Brāhmī legend at right: Samudra / gupta /
Goddess (Durga?) enthroned facing, seated on recumbent lion right, holding cornucopia and diadem,
     Brāhmī legend at right: Lichchhavayah
The King and Queen type memorializes the most important event of early Gupta history: the marriage of Chandragupta I to the Lichchavi princess Kumaradevi. This marriage greatly improved the fortunes of the young and ambitious king, allowing him to begin his campaign of expansion.

The attribution of the King and Queen type has been the subject of some debate, Allan, in his catalogue of Gupta coins in the British Museum, assigned them to Samudragupta, while Altekar, in his studies of the Bayana hoard and the corpus of Gupta coins, argued for attributing them to Chandragupta I. On numismatic grounds, it seems pretty clear that these coins must have been issued by Samudragupta. The clothes worn by the king resemble more the clothes in the later Sceptre type coins of Samudragupta (see the second through the fourth coins above) rather than the fully Kushan style clothes in the earliest Sceptre type coins, such as the first coin above. Thus the coins are telling us that the King and Queen coins were issued after the earliest coins of Samudragupta.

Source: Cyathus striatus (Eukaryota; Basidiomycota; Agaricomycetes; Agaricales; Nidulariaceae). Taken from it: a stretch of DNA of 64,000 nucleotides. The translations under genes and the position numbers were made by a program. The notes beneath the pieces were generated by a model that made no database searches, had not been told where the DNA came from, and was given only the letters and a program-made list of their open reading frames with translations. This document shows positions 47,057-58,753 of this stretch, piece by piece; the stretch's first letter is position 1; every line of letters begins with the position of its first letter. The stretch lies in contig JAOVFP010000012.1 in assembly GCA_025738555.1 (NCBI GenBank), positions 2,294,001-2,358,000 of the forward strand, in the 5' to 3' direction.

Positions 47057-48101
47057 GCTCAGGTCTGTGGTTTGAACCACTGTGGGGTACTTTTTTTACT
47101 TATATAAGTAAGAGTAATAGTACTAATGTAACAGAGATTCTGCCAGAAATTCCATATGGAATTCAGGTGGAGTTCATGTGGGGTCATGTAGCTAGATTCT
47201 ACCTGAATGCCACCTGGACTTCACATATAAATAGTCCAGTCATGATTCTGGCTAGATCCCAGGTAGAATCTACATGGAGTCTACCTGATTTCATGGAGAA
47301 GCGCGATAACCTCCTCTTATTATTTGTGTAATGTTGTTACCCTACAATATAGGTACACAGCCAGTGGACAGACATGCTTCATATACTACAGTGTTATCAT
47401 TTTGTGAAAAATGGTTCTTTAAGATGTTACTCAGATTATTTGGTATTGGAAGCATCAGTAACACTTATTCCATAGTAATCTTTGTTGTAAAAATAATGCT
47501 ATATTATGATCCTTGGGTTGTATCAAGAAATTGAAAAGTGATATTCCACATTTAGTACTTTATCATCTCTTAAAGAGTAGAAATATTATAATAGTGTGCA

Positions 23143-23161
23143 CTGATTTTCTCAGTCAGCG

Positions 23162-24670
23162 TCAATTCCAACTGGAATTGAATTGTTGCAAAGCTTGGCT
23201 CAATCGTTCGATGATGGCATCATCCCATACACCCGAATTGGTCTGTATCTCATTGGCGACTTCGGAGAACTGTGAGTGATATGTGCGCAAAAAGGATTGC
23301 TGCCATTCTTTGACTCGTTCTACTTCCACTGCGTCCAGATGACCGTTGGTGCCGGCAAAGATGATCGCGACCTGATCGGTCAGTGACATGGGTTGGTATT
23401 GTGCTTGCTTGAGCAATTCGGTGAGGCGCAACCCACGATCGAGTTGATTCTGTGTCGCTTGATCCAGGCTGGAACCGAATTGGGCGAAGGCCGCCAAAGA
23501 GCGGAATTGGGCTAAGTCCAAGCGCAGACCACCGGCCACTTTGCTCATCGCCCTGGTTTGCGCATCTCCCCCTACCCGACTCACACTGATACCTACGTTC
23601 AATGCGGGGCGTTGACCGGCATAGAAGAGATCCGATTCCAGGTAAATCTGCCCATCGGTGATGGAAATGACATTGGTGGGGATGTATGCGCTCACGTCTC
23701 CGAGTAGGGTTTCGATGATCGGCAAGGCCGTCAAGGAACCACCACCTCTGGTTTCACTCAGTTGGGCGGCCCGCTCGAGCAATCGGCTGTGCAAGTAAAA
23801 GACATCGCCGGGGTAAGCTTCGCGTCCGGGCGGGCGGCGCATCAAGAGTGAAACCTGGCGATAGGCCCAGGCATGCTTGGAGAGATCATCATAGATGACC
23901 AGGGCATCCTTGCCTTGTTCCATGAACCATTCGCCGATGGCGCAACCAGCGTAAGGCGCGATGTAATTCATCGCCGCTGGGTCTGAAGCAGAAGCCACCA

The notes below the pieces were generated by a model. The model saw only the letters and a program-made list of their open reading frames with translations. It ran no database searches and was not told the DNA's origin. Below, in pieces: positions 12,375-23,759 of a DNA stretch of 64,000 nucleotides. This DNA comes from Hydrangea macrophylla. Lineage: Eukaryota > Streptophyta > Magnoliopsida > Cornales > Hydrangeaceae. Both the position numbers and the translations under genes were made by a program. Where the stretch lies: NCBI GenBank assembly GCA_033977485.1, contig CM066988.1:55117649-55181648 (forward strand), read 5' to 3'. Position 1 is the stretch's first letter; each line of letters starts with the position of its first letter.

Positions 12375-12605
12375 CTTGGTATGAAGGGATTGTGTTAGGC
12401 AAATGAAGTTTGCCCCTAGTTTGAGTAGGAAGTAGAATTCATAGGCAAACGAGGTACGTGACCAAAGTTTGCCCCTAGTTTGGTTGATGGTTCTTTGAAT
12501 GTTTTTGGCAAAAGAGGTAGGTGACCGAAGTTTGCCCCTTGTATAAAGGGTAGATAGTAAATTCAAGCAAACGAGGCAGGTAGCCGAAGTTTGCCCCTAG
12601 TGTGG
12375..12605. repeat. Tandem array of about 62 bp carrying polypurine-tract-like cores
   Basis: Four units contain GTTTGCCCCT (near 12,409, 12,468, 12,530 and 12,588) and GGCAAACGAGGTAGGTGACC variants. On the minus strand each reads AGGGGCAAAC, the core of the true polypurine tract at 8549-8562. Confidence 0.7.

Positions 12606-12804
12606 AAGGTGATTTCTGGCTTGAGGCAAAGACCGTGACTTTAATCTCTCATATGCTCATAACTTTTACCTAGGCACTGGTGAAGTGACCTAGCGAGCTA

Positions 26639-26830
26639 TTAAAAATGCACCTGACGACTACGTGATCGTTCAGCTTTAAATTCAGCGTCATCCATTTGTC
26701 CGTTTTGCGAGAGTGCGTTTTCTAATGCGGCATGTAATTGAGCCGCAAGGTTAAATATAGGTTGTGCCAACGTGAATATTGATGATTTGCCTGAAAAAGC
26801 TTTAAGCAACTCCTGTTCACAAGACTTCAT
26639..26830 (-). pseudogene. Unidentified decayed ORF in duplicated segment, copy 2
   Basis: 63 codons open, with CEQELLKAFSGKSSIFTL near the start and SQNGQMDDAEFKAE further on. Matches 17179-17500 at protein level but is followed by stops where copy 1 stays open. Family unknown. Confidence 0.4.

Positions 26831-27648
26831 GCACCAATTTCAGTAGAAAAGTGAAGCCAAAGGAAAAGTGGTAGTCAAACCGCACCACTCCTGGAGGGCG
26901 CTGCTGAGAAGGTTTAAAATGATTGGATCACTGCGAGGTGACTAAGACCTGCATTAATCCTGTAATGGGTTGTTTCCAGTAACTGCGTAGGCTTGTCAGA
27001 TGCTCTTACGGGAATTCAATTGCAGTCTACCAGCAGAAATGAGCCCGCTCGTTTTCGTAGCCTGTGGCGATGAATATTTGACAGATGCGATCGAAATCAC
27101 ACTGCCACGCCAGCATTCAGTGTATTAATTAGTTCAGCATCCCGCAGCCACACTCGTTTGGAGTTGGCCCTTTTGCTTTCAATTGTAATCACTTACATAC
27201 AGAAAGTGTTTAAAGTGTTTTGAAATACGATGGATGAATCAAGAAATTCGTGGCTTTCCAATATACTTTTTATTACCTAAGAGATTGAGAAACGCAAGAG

On the coins, the king has his right hand raised up close to the queen's face, and numismatists have been wondering what is transpiring between them. Various suggestions have been made, such as that he is holding up an object or applying sindhoor to her forehead. To me, considering the position of his hand near her mouth, it seems most likely that he is offering her something to eat. Feeding the bride is an important component of the wedding ritual and I can remember my father always offering the first morsel of his dinner to my mother ... a daily reaffirmation of his marriage vows.

Samudragupta, gold dinar, c. 335-375 CE
Weight: 7.50 gm, Diameter: 20 mm.
King standing at right and queen at left, facing each other, king holding up his right hand,
     Brāhmī legend at left: Sri Kumaradevi
     Brāhmī legend at right: Samudra / gupta /
Goddess (Durga?) enthroned facing, seated on recumbent lion left, holding cornucopia and diadem,
     Brāhmī legend at right: Lichchhavayah
On this specimen, the lion on which the Goddess is seated faces to the left. Also, the previous coin showed clearly the legend at the left of the obverse; this coin shows the legend at the right.
Archer type

Samudragupta, gold dinar, c. 335-375 CE
Weight: 7.15 gm, Diameter: 20 mm.
King standing left, holding an Indian long bow in his left hand and an arrow in his right